Unitarian Minister and Abolitionist Theodore Parker said it, Civil Rights leader and American prophet Martin Luther King, Jr., affirmed it, but sometimes I’m just not so sure:
The Arc of the Moral Universe Is Long, but It Bends Toward Justice
Try proclaiming this bit of good news to, say, the Ukrainians, cruelty, brutality, barbaric and senseless destruction reducing their country to rubble.
The longer term challenge is no less daunting … coming to grips with what it all means if, as some suggest, it means that the “relative stability” since Hiroshima and Nagasaki are now coming to an end, at least for the Western democracies.
The operative word here is the “relative” stability some of us have enjoyed in recent decades even if not so enthusiastically shared in other parts of the globe (Southeast Asia, for example, and the broad expanse of the Middle East, with stops in African and European locales most Americans could not find on a map, all come to mind), but as a reference point for a conversation, we might ask if even the relative stability of the post- war period, buttressed with discernible progress in other aspects of human and planetary relationships, offer a snapshot of the Moral Universe bending at least some of its earth- bound human inhabitants toward right relationships. That the period might end, ushering in a new era of chaos (and worse, the unthinkable having raised its ghastly countenance in human conversation once again, as if August 6 & 9, 1945, no longer apply), challenges the very notion of a Moral Universe whatever its Arc.
Perhaps this is the time to renew what Dr. King called the fierce urgency of now, a Moral Universe luring moral humankind to be and do better.
The problem, of course, is our own feelings of powerlessness, the breeding ground of hopelessness. Our boats really are so small, the sea actually is so big, so understandably would we feel swamped before we even begin. What can we do against historical and economic forces that create today’s cacophony and sow confusion?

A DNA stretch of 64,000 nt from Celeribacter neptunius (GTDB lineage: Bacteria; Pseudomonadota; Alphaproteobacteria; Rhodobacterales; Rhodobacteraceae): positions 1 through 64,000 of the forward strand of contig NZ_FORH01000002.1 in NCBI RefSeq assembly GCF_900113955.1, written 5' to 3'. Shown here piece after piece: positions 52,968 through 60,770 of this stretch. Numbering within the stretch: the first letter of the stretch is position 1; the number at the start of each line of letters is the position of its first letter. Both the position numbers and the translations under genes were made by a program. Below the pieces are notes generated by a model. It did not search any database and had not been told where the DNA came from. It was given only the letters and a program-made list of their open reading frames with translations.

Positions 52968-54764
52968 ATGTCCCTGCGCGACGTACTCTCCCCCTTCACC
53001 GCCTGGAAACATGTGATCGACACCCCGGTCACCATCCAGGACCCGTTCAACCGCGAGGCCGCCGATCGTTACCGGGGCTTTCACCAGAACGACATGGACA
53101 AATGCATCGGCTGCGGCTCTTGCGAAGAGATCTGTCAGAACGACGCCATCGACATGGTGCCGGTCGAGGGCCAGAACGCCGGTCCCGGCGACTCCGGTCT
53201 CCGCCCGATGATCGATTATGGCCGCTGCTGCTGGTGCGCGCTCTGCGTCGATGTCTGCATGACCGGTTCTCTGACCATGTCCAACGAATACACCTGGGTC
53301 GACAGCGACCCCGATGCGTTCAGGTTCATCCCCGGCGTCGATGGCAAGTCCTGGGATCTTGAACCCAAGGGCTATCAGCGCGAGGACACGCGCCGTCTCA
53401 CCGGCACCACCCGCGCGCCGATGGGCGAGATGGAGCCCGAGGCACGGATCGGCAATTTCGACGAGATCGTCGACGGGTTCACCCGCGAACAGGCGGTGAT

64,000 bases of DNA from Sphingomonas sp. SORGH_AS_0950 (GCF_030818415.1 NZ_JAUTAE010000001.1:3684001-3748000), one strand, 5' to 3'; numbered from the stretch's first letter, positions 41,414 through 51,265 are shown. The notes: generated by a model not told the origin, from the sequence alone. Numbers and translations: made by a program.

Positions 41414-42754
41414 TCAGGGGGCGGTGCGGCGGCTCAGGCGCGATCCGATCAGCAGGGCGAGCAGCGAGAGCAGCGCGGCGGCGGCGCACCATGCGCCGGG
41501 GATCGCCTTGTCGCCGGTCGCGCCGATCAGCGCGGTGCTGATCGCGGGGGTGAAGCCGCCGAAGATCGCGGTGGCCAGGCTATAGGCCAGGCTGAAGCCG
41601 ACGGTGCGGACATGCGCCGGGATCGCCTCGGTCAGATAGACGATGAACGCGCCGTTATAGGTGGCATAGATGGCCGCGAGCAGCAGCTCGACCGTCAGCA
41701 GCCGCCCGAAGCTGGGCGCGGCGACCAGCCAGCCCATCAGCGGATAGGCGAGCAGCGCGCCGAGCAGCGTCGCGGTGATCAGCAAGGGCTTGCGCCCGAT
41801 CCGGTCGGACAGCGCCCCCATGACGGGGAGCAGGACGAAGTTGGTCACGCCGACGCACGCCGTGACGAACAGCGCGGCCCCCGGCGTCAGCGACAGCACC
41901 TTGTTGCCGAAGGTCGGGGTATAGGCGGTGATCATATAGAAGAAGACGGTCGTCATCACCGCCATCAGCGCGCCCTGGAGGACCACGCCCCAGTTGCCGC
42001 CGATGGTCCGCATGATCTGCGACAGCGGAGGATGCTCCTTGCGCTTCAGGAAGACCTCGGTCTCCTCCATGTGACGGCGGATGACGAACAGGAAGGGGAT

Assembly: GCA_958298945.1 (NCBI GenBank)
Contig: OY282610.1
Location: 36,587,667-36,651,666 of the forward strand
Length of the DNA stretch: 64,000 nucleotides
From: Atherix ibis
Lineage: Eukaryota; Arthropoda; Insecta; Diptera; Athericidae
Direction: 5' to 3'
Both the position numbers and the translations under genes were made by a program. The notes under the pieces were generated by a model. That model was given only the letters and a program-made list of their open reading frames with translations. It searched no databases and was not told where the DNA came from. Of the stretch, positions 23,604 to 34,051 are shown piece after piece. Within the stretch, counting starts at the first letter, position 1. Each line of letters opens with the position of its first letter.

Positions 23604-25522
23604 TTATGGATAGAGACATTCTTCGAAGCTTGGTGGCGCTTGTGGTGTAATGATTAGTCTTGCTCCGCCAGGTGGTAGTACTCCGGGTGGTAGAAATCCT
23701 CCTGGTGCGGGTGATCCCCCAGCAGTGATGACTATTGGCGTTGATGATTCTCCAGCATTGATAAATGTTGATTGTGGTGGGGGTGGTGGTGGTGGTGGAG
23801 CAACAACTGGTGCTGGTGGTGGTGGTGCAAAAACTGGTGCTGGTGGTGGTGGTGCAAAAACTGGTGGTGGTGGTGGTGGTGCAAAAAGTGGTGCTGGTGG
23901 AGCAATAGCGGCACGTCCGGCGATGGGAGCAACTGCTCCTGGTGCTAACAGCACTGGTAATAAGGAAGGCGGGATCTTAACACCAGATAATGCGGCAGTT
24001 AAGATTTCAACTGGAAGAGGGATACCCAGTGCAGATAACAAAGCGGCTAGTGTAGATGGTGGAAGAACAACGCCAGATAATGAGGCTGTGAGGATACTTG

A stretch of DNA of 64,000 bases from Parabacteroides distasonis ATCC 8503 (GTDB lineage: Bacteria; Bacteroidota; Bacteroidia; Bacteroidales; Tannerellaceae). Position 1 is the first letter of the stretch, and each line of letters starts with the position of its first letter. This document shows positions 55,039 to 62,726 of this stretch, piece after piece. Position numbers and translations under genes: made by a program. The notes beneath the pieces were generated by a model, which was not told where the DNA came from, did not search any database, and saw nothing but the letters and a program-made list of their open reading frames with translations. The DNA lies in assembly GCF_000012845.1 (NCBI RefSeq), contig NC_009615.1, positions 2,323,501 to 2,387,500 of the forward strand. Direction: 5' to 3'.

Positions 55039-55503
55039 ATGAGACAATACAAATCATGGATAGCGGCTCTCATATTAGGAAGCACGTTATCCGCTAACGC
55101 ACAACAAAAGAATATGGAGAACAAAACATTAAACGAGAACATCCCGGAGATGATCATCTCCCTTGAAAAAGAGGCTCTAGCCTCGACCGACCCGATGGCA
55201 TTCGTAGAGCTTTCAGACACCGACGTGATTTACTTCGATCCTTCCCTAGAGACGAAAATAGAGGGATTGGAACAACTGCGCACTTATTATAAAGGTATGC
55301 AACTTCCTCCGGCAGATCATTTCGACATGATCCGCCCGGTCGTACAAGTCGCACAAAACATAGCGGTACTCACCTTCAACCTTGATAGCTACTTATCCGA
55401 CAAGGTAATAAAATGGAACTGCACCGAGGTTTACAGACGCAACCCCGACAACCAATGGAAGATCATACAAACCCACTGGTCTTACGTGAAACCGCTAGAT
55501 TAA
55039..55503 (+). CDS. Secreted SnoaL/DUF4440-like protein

Maybe we could take a lesson from Norman Lear, a self-described bleeding-heart conservative (the very concept … it’s enough to make one long for the good old days). He tells the story of walking by a lake with his grandfather, and as children do, the young boy picked up a rock and threw it in the water.
“You raise the water level of the lake when you do that,” the grandfather said.
Norman thought about that and picked up another rock and threw it in the water. He repeated this several times and finally said that he could not see the level of the water rise at all.
“But you see the ripple,” his grandfather said. “Right now, that’s all you get, the ripple.”
Albert Schweitzer said it this way:
No one of us knows what effect his life produces, and what he gives to others; that is hidden from us and must remain so, though we are often allowed to see some little fraction of it, so that we may not lose courage. The way in which power works is a mystery.
Long indeed, the Arc that bends toward Justice. Making it bend a little sharper, bringing the goal a bit closer, that’s up to us, doing something, causing ripples.
Really, what other choice do we have?